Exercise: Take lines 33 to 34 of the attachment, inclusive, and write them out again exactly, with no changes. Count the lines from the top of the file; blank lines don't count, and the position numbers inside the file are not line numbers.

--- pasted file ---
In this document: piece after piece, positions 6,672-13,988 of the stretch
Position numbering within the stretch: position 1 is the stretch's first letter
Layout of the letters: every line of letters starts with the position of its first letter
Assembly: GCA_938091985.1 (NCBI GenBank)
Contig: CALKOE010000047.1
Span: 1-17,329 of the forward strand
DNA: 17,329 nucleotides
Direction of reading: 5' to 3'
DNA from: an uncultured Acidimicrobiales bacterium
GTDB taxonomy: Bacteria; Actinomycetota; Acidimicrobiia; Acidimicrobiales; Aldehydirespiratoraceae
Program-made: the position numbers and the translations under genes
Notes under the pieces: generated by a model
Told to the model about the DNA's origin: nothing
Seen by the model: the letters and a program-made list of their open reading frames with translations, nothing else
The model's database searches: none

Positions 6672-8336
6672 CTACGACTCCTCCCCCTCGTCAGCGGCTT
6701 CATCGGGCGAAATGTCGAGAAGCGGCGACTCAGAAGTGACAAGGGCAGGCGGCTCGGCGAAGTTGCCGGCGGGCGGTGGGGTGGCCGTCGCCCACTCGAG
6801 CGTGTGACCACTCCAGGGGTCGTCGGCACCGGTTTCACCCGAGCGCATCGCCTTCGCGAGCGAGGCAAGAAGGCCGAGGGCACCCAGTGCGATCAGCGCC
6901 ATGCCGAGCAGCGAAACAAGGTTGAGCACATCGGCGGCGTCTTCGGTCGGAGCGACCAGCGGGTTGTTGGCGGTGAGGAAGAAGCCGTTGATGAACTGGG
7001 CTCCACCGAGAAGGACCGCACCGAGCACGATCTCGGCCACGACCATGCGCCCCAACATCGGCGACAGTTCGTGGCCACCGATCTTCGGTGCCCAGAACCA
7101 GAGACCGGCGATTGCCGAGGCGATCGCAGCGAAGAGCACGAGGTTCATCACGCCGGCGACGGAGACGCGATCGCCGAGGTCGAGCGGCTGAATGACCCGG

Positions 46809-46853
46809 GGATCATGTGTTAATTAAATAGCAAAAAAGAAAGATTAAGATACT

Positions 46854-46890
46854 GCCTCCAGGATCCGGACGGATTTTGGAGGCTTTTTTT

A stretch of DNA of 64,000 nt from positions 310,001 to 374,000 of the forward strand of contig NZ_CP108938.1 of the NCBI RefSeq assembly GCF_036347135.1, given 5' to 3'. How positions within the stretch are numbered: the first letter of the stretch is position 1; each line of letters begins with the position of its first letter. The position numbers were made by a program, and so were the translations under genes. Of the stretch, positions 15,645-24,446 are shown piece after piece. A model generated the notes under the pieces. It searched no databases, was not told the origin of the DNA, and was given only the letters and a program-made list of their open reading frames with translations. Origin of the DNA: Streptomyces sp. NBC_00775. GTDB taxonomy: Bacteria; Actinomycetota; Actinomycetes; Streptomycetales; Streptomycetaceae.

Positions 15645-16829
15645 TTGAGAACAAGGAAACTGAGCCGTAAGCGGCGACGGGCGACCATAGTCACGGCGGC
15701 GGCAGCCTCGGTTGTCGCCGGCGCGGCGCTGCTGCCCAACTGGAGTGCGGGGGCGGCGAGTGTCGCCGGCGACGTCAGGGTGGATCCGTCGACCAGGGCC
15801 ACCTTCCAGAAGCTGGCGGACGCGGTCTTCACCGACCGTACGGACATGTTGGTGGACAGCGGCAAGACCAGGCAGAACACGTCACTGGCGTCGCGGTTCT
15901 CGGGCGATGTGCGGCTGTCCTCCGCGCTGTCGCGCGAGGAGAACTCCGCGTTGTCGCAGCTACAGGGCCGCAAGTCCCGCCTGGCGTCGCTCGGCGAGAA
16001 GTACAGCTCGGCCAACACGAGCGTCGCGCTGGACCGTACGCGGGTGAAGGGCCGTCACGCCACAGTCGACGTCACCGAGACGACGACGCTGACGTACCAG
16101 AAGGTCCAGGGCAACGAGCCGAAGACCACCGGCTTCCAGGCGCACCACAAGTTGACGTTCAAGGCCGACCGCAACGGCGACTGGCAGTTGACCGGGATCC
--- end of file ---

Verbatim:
16001 GTACAGCTCGGCCAACACGAGCGTCGCGCTGGACCGTACGCGGGTGAAGGGCCGTCACGCCACAGTCGACGTCACCGAGACGACGACGCTGACGTACCAG
16101 AAGGTCCAGGGCAACGAGCCGAAGACCACCGGCTTCCAGGCGCACCACAAGTTGACGTTCAAGGCCGACCGCAACGGCGACTGGCAGTTGACCGGGATCC